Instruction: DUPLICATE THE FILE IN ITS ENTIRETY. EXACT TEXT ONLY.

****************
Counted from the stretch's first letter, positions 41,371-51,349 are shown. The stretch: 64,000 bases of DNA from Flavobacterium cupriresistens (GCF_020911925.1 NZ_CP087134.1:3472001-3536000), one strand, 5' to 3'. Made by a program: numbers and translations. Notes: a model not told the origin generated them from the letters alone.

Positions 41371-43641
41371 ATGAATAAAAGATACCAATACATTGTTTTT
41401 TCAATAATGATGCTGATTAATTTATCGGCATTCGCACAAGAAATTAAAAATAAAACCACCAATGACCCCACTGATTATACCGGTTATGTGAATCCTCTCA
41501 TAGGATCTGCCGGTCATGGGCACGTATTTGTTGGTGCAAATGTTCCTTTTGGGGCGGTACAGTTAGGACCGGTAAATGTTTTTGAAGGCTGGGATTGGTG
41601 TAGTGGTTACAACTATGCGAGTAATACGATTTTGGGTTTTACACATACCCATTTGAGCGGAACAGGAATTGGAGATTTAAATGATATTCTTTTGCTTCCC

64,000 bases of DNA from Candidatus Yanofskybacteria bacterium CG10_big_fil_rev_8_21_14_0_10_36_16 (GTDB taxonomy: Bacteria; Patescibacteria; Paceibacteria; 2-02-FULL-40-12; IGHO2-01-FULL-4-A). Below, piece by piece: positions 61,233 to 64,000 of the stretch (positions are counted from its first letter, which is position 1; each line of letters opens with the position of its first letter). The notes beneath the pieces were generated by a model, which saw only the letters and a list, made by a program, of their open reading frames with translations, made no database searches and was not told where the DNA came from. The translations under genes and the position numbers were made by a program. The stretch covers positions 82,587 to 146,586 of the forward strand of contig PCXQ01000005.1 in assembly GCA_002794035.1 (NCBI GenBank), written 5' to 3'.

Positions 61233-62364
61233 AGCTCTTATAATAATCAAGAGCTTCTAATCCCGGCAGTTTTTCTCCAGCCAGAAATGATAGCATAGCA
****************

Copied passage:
Counted from the stretch's first letter, positions 41,371-51,349 are shown. The stretch: 64,000 bases of DNA from Flavobacterium cupriresistens (GCF_020911925.1 NZ_CP087134.1:3472001-3536000), one strand, 5' to 3'. Made by a program: numbers and translations. Notes: a model not told the origin generated them from the letters alone.

Positions 41371-43641
41371 ATGAATAAAAGATACCAATACATTGTTTTT
41401 TCAATAATGATGCTGATTAATTTATCGGCATTCGCACAAGAAATTAAAAATAAAACCACCAATGACCCCACTGATTATACCGGTTATGTGAATCCTCTCA
41501 TAGGATCTGCCGGTCATGGGCACGTATTTGTTGGTGCAAATGTTCCTTTTGGGGCGGTACAGTTAGGACCGGTAAATGTTTTTGAAGGCTGGGATTGGTG
41601 TAGTGGTTACAACTATGCGAGTAATACGATTTTGGGTTTTACACATACCCATTTGAGCGGAACAGGAATTGGAGATTTAAATGATATTCTTTTGCTTCCC

64,000 bases of DNA from Candidatus Yanofskybacteria bacterium CG10_big_fil_rev_8_21_14_0_10_36_16 (GTDB taxonomy: Bacteria; Patescibacteria; Paceibacteria; 2-02-FULL-40-12; IGHO2-01-FULL-4-A). Below, piece by piece: positions 61,233 to 64,000 of the stretch (positions are counted from its first letter, which is position 1; each line of letters opens with the position of its first letter). The notes beneath the pieces were generated by a model, which saw only the letters and a list, made by a program, of their open reading frames with translations, made no database searches and was not told where the DNA came from. The translations under genes and the position numbers were made by a program. The stretch covers positions 82,587 to 146,586 of the forward strand of contig PCXQ01000005.1 in assembly GCA_002794035.1 (NCBI GenBank), written 5' to 3'.

Positions 61233-62364
61233 AGCTCTTATAATAATCAAGAGCTTCTAATCCCGGCAGTTTTTCTCCAGCCAGAAATGATAGCATAGCA